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How to Negotiate a Raise in 2015

Topics: Negotiation

Why is it so scary to ask for what you deserve, especially when it involves a dollar amount? For one thing, we live in a society where talking about money is considered tacky, as is blowing your own horn. To get the salary that’s appropriate for our experience, skills, and capabilities, you need to get comfortable doing both. PayScale’s Salary Negotiation Guide helps you feel more secure asking for a raise or establishing your starting pay by breaking the process into three parts: research, strategy, and negotiating.

money rain 

(Photo Credit: thethreesisters/Flickr)


Do You Know What You're Worth?

The toughest part of negotiating salary is figuring out how much you should ask for. Aim too high, and you could cut yourself out of the running for the job of your dreams; aim too low, and you could wind up bitterly resenting your new employer, and be neither productive nor happy in your role.

It’s in your best interests, then, to figure out what the market will bear and your skills demand. PayScale’s Salary Survey helps you assess the situation and figure out how much your peers are making in similar jobs in your area. (For a complete rundown on how to use the survey, plus tips on using fancy features that only power users know about, check out PayScale Marketing Manager Aubrey Bach’s step-by-step instructions, here.)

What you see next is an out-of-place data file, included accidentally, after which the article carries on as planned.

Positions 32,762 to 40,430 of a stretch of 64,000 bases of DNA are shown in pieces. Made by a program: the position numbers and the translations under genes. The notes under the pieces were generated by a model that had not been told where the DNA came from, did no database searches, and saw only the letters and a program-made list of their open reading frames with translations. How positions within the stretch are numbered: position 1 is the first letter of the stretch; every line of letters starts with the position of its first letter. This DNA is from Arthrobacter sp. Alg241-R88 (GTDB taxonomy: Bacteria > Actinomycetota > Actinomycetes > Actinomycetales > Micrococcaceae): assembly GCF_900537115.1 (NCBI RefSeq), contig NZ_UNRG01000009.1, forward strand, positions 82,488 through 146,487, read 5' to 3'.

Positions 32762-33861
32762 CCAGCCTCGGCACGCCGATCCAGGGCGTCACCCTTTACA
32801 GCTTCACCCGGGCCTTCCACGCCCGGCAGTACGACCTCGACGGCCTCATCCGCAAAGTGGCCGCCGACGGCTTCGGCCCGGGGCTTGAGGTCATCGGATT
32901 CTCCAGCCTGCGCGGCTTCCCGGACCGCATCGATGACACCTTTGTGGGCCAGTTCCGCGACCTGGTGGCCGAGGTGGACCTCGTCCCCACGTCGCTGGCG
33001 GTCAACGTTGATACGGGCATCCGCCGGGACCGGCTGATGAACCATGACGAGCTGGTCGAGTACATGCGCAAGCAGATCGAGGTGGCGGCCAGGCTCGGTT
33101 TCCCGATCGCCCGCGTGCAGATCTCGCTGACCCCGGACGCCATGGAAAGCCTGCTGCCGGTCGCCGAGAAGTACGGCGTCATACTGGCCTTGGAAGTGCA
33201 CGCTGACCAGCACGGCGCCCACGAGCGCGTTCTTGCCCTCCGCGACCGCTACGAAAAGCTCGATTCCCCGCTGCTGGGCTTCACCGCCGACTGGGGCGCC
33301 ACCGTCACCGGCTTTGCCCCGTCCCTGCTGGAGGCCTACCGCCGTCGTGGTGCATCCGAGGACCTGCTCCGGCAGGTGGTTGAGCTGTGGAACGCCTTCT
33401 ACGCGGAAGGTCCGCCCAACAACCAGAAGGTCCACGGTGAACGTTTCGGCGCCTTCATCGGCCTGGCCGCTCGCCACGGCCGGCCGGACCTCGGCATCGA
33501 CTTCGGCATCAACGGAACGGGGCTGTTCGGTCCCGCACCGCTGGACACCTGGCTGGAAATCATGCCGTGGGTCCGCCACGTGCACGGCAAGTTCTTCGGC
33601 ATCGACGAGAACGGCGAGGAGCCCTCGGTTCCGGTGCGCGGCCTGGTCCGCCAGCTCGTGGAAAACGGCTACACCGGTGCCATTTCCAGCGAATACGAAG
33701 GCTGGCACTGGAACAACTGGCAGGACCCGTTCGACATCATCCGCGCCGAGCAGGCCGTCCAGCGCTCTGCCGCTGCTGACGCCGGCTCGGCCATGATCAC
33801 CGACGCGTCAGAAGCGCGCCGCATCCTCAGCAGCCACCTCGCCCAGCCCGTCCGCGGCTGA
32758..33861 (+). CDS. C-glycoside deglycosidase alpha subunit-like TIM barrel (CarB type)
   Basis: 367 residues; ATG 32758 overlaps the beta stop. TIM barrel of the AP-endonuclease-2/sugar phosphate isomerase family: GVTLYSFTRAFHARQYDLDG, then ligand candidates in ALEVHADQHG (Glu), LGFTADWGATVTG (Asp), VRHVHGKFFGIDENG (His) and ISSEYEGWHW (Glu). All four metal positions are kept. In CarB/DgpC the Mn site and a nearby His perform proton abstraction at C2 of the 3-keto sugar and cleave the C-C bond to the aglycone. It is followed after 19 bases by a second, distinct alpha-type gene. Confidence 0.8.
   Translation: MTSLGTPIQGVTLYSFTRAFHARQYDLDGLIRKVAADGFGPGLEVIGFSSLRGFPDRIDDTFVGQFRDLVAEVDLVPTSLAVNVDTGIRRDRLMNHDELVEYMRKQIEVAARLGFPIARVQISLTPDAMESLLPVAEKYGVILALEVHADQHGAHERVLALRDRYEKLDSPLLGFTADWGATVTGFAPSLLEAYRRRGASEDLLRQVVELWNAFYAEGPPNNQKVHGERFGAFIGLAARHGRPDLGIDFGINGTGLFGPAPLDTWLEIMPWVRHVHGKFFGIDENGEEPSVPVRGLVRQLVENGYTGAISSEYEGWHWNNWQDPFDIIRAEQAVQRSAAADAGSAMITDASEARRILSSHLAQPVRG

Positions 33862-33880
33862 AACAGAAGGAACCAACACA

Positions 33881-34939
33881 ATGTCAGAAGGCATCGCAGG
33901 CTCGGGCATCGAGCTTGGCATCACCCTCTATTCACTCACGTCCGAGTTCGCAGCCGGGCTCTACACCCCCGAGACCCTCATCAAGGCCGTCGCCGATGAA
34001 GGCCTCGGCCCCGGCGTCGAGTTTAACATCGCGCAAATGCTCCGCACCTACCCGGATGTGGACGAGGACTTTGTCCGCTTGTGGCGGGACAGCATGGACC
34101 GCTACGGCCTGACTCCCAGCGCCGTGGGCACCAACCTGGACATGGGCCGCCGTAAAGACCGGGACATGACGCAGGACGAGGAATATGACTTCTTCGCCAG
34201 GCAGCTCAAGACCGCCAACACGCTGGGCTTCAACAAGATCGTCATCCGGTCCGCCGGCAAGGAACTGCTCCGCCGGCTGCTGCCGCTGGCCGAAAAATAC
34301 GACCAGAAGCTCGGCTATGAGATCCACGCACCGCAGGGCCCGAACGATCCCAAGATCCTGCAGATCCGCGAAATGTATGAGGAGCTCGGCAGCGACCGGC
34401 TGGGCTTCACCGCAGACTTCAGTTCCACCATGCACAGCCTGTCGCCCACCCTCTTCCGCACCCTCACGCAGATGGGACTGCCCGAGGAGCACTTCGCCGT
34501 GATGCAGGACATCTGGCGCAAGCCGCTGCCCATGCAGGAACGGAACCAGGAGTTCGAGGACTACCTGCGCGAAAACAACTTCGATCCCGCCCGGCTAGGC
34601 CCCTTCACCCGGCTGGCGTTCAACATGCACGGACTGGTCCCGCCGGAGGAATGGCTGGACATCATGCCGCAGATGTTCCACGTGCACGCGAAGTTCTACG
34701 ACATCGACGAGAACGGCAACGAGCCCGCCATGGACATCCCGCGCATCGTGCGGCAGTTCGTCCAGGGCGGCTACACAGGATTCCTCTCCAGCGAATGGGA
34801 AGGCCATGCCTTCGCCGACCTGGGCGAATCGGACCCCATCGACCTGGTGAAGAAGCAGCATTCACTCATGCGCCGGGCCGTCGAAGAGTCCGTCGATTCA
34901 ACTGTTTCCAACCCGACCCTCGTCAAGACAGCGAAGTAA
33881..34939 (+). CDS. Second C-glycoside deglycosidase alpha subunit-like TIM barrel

What do lawyers know that other job seekers don’t? In short, how to negotiate. Sure, they cheated by going to law school, but you can skip the bar exam and go straight to strategizing for your best salary offer.

If the thought of using legal techniques leaves you cold, you can turn to financial wellness expert Amanda Clayman’s advice, which probably feels accessible and familiar, no matter which industry you work in: make a budget, and you’ll know how much money to ask for, and whether your projected salary will meet your needs.

No matter which technique you use to get your raise, timing is everything, and, as PayScale Editorial & Marketing Director Lydia Frank points out, can “mean the difference between a small bump and significant jump.”


Once you’ve done your homework and figured out your approach, it’s time to take the leap and ask for what you deserve. The guide wraps up with advice on how to do just that, whether you’re starting your very first job, trying to break the glass ceiling, or just attempting to figure out the one thing that sets you apart from the competition, and makes you worthy of the big bucks.

Tell Us What You Think

Will you ask for a raise this year? We want to hear from you! Leave a comment or join the discussion on Twitter.

Jen Hubley Luckwaldt
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